New York has its first physically separated bike lane on 9th Avenue, where the parked cars sit between the bike land and traffic, protecting riders. I emailed DDOT’s Chris Ziemann about the 15th Street reconfiguration, suggesting a similar lane there. Ziemann responded that “separating the bikes from traffic is safer for bikes along the block, but much more dangerous at the intersections because right-turning cars don’t usually expect bikes (or anything as fast as bikes) if they’re hidden by parked cars.”

Is this true, or false? Are there certain types of streets where physically separated bike lanes would work, and others where they would not? I rode down 9th Avenue in a taxi yesterday, and the bike lane there has fairly sparse parking; it’s not a solid row of parked cars all along the block. Could this make the difference, if Ziemann is right about 15th?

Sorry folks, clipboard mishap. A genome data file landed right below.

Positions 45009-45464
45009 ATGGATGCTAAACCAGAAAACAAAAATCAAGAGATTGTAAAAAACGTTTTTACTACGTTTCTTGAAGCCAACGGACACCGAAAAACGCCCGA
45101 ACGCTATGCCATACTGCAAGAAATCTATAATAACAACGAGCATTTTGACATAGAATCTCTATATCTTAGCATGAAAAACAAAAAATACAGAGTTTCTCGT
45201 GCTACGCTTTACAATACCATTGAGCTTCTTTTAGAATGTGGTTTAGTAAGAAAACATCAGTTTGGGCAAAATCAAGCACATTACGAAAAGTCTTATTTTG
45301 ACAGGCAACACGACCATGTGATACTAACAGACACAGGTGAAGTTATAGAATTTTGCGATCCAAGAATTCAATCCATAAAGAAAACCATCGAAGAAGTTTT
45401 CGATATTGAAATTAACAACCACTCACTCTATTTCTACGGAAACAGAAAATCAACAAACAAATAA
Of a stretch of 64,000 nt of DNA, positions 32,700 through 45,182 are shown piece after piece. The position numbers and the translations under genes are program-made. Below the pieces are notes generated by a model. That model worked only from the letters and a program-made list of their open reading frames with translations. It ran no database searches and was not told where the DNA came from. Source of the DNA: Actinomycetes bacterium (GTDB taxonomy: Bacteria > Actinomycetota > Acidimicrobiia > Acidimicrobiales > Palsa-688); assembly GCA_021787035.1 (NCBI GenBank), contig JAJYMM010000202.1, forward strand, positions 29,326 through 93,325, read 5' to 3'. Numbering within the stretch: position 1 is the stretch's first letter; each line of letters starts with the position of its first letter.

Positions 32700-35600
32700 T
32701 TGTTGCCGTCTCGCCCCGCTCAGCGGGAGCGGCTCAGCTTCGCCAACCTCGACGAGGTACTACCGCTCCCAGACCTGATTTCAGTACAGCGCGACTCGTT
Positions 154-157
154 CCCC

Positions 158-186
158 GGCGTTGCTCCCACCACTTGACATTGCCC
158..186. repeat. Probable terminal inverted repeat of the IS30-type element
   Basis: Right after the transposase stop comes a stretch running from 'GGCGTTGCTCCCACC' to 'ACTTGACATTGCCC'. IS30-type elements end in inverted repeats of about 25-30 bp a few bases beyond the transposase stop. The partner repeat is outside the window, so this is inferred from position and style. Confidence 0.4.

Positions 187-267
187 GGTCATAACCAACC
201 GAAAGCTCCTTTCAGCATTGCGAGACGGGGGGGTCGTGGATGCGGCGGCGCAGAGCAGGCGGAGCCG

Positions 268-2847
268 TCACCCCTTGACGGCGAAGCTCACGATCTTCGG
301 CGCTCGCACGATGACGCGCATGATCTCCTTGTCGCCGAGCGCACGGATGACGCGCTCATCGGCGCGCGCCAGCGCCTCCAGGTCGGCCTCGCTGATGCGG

I don’t know the answer. As more cities try these lanes, especially U.S. cities with similar traffic situations, we will get more data. I hope Washington DC will experiment with these as well, so we can find out for sure. And I’ll keep looking for more information about the real safety implications. As with one-way streets, it’s tough to separate fact from fiction.

David Alpert is Founder and President of Greater Greater Washington and Executive Director of DC Sustainable Transportation (DCST). He worked as a Product Manager for Google for six years and has lived in the Boston, San Francisco, and New York metro areas in addition to Washington, DC. He lives with his wife and two children in Dupont Circle. Unless otherwise noted, opinions in his GGWash posts are his and not the official views of GGWash or DCST.